Making Miracles

Musician enables dog adoption at California TA

Todd Dills

A traditional country singer with a passion for the trucking world and those who populate it has this year taken on a prime role in finding rolling homes for rescued dogs. Her name is Susanne Spirit, and if you’ve been laid over at the mammoth TravelCenters of America East location in Ontario, Calif., on a Sunday or Tuesday the last several years, you may have seen her perform.

Lisa and Edward Slusser pet their boxer/shepherd mix, Dixie, recently adopted at the TravelCenters of America East location in Ontario, Calif., at one of musician and trucking pet advocate Susanne Spirit’s regular shows.

In March, she launched the “Musical Trucking Dog Adoption Program” in partnership with the Ramona Animal Shelter of Riverside County, Calif., which brings spayed/neutered dogs to Spirit’s Tuesday shows for adoption by the legions of drivers who lay over there. “We’ve had days where 13 dogs have been adopted,” Spirit says. “We average about 8 to 12 every show, and every one of them is because a trucker has said, ‘I’ll take this on,’ and they do it with such integrity. When that strong arm embraces that dog, you see a miracle happen.”

Spirit began putting the program together after noticing a wellspring of interest in the pet talent show she began to integrate into her act in 2009. More than 400 dogs have been adopted at the TA to date. One of them, a boxer/shepherd mix, found a home Tuesday, Sept. 7, in the 2007 Peterbilt 387 of Decatur, Ala.-based Lisa Slusser and her husband, Edward, an owner-operator team leased to Georgia-based Kennesaw Transportation.

The truckers are saving these dogs one after another after another at these shows.

— Susanne Spirit

The Slussers hadn’t been looking for another pet to add to their collection of three dogs at home and a ridealong Indian ringneck parakeet when they stopped in for breakfast at the Ontario TA East that day. “We’d not been to that truckstop in several years,” Lisa says. But the Slussers encountered Spirit, then just setting up for the day, and waited around for the Humane Society personnel to arrive with the dogs.

Susanne Spirit and her band

“I was really surprised the Humane Society was there,” Lisa Slusser adds. “I’ve heard many stories where truck drivers go into Humane Societies and, as soon as they hear you’re a trucker, they say no” to the possibility of adoption.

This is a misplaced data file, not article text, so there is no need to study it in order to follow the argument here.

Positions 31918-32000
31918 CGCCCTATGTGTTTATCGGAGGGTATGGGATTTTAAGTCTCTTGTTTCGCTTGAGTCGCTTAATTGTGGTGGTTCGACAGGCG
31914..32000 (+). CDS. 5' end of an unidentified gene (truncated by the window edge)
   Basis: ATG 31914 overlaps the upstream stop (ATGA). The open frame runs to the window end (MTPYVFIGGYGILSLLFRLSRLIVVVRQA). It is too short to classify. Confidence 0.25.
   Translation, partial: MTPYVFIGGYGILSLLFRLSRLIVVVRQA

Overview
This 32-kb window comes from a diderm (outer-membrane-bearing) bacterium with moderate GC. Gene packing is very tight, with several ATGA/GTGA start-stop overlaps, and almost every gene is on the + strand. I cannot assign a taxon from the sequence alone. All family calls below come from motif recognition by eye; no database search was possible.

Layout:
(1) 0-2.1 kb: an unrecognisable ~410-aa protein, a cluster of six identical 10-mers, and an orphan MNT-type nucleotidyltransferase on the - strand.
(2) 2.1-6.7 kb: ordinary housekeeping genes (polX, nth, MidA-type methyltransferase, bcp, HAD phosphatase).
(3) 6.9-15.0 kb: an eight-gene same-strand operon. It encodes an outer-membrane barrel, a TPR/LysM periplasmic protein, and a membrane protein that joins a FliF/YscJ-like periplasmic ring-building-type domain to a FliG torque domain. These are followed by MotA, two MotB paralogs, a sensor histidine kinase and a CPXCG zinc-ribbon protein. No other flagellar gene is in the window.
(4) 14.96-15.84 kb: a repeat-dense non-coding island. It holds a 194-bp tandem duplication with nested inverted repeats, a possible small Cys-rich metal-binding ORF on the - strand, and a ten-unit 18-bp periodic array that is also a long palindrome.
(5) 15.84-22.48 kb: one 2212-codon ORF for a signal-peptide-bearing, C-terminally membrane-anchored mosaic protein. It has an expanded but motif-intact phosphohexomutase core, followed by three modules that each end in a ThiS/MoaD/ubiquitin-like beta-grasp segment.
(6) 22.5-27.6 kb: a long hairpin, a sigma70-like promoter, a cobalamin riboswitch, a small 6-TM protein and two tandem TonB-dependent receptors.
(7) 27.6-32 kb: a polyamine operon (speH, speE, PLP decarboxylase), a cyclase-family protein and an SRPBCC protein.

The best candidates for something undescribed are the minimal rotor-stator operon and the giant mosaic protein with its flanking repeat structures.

Partner Insights
Information to advance your business from industry suppliers
The ALL NEW Rand Tablet
Presented by Rand McNally

And as the dogs came out, Lisa says, and they saw “Ginger,” as the boxer/shepherd mix was then known, “it was love at first sight. She wouldn’t get up for anybody else, but when me and my husband would get close to her, she’d come right to us.” Also, it dawned on Lisa that Sept. 7 was a special date for the couple — the date two years prior they’d taken in their prized Chihuahua, Casey, at a truckstop in Sweetwater, Texas.

When, finally, the Ramona shelter personnel told the Slussers that they’d been caring for Ginger for two months and that in a week she’d be put down if she wasn’t adopted, Lisa says she knew “it was meant to be.” The Slussers renamed the pooch “Dixie.”

Says Spirit, “The truckers are ­saving these dogs one after another after another at these shows.” She’s hoping she can get at least one more shelter to make the effort the Ramona shelter has. In the meantime, she’s spreading the gospel via her weekly shows, her Facebook page and website (www.musical­ and a ­corner of the website of Southern California newspaper the Press-Enterprise, where Spirit keeps a blog,

Operation Roger helps pets go home

Carolyn Magner

Five years ago, Sue Wiese, aka Classy Lady, was haunted by the stories of abandoned and lost pets in the aftermath of Hurricane Katrina. Still mourning the loss of her toy Manchester terrier, “Roger,” she yearned to do something to help but wasn’t sure what one person could do. She says the idea to utilize truck drivers to help transport rescued animals came straight from God, and she immediately began to search for a way to get started. “I didn’t even know what the word transport meant in the context of animal rescue,” she says. But she made it her mission to find out. After reading about and its pet transportation needs, Operation Roger was born.

Roger (now deceased), mascot for Operation Roger

Without anything more than a good idea, Wiese went on the Bill Mack show on XM Satellite Radio, talked about her plan and asked interested truck drivers to volunteer to take pets in need of a home to their new owners. The response was overwhelming. “I had no idea so many truckers would be willing to help out with this program,” Wiese says.

Today, the nonprofit organization, based in Joshua, Texas, is made up of regional and long-haul volunteer haulers who donate their time to transport animals in need of a home. They coordinate their pickups with their freight schedules, transporting pets across the country. Volunteers sign up on Wiese’s website, and she matches them with pets on their route. Her volunteers have transported 486 dogs, cats, birds and even pet hamsters and rats in the five years of operation. The pets come from kill shelters and go to foster or adoptive homes. Many of the animals have been abused or abandoned and she doesn’t take any animals from the show circuit or puppy mills. “This is my critter ministry,” she says.